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Transcript of Anne Frank
Written By: Anne Frank
Presentation by: Miruna Dragomir
This book is the diary of Anne Frank, a Jewish girl who lived during World War II.
Anne Frank, together with her parents and her older sister left Germany and moved to Amsterdam to escape the Nazis' persecution.
The Anti-Semitic movement spread to Amsterdam as the Nazis occupied Netherlands, and Anne and her family had to eventually go into hiding.
In her diary, Anne wrote about her life in hiding. She included all of the aspects of her life; the good and the bad. She wrote about the conflicts she had with her companions, their precarious lifestyle, and her intrapersonal conflicts as a teenager who was just discovering the world and herself.
The Frank family’s house is located in Amsterdam
This was the setting for a few weeks in Anne’s diary, before they went into hiding.
A regular, middle-class house
Children went to school at a nearby Jewish Lyceum
Anne does not tell the readers very much about the city, other than the restrictions for Jews which include:
Not being allowed to use bicycles or streetcars for transportation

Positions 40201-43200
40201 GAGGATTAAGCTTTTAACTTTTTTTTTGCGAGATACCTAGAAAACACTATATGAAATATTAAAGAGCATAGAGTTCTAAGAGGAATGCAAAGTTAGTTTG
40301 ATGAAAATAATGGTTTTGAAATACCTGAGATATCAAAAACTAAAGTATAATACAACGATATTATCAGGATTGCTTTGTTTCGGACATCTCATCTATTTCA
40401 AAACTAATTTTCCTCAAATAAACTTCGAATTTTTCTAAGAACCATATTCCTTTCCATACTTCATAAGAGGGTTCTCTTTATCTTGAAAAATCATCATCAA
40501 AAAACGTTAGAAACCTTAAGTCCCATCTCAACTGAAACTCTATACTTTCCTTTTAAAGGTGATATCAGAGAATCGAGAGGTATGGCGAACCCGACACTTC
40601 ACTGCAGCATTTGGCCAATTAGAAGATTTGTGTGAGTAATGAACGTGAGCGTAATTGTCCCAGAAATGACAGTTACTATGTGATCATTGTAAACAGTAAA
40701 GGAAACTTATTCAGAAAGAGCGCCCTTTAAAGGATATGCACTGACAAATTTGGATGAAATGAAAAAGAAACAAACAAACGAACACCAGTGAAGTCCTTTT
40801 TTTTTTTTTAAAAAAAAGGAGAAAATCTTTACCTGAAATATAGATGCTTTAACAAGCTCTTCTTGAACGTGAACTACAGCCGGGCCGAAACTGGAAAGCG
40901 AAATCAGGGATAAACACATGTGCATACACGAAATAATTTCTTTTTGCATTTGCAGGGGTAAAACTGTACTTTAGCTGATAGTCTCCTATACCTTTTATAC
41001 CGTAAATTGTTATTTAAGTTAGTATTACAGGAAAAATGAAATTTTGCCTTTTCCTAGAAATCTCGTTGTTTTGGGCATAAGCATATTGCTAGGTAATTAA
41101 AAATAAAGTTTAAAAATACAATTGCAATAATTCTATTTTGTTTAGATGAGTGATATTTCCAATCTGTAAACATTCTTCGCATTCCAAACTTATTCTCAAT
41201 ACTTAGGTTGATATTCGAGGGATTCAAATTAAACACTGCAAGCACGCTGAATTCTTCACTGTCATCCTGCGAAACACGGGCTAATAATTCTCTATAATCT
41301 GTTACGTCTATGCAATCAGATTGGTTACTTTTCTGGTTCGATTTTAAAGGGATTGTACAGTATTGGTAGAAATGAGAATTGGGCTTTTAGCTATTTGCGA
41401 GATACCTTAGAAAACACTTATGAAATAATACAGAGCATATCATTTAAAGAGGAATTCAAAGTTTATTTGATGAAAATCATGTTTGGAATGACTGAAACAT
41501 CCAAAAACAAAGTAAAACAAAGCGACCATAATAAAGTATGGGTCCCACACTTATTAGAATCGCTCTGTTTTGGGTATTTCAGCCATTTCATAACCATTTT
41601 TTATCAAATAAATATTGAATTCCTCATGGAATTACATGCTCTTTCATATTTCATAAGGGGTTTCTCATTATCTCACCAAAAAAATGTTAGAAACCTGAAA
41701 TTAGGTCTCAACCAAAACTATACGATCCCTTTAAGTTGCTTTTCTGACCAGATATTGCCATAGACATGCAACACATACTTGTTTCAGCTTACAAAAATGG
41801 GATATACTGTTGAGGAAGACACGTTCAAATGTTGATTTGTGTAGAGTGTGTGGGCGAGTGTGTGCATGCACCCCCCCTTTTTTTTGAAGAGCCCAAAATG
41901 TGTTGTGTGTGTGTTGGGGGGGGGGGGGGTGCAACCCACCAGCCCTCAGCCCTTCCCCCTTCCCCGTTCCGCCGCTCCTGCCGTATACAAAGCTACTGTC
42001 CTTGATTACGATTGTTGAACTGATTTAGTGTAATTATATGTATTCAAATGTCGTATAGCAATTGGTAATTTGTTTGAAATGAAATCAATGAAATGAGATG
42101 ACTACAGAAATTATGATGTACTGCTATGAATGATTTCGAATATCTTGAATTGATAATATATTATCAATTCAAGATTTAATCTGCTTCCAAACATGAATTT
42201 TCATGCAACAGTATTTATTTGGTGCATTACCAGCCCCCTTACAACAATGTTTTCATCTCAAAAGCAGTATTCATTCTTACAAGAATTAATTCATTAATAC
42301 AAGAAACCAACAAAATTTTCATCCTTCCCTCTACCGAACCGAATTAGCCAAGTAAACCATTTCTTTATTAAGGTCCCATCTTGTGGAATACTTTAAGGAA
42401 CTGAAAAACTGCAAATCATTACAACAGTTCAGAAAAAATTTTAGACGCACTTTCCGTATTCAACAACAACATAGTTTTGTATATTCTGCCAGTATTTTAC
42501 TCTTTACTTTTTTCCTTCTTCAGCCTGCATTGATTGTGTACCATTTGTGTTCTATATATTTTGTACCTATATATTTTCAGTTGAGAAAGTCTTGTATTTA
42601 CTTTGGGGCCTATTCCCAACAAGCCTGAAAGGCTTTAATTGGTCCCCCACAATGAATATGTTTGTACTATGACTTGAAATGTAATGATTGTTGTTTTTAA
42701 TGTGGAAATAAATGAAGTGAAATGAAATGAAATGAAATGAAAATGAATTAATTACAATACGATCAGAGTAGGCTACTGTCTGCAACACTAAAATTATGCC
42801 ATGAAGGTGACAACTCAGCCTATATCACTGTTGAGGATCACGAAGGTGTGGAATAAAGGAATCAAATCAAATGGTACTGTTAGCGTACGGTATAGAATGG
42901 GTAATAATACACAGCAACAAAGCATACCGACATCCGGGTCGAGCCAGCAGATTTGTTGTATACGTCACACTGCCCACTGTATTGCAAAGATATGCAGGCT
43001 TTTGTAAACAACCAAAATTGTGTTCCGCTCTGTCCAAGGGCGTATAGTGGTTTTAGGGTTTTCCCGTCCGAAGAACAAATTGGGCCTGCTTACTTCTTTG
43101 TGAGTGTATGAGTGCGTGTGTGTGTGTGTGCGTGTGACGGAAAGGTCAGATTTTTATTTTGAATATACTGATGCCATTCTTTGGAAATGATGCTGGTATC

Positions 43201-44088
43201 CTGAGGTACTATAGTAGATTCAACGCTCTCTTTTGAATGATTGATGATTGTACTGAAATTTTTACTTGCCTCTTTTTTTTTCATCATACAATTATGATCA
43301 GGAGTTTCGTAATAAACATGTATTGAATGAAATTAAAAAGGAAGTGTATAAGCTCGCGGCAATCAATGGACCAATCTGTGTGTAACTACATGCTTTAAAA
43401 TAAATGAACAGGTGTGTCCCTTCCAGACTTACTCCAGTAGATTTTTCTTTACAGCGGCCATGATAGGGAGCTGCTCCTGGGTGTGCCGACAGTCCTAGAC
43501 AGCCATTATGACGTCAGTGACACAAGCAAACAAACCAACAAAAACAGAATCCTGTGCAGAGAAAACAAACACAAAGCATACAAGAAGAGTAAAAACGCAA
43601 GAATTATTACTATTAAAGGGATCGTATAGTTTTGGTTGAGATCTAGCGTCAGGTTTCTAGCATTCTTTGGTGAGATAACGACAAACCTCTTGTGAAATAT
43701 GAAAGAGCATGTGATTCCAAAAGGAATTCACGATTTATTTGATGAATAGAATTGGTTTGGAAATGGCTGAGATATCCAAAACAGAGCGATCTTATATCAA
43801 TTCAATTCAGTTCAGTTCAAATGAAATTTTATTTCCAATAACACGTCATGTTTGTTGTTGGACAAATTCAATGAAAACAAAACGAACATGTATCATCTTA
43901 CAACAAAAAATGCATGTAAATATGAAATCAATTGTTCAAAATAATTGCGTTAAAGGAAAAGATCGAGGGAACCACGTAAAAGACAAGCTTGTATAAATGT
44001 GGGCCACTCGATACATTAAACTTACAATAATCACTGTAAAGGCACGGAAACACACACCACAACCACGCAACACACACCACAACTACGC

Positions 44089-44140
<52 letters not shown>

A curfew of 8:00 pm
Wearing a yellow star to signify that they are Jews
Not being allowed to go to any Christian-operated facilities, such as stores, barber shops and restaurants.
First Setting - The Franks' House
Main Setting - The Secret Annex
An addition to a house in Amsterdam
The main characters’ hiding place
Otto Frank’s and Mr. van Daan’s workplace
The Secret Annex occupants lived on top of the Gies & Co. warehouse, which was the first floor of the annex.
Anne describes the Secret Annex very well in her diary:
The entrance to the Secret Annex is hidden by a bookcase placed over a door on the second-floor of the house.
The first floor of the Secret Annex houses the Frank family (Otto, Margot and Edith Frank’s bedroom and living room; Anne Frank and Dussel’s room; shared bathroom)
The second floor houses the Van Daan family (Mr. and Mrs. Van Daan’s bedroom, Peter van Daan’s bedroom) and holds the general kitchen and dining room.
The attic is the storage room, and Anne would often go there to look out of the window.
The Frank Family
A chatty, independent, restless, moody young girl with big dreams
Loves to read and write, is passionate for genealogical charts and Greek Mythology, loves nature
Likes to be her own boss, judges others but hates being judged
Anne’s father, referred to as Pim or Father
Very kind, well-mannered man. He was originally revered by Anne, but she grew less attached to him as she grew more independent. He is loved by all of the residents in the Secret Annex.
Anne’s older sister (by three years)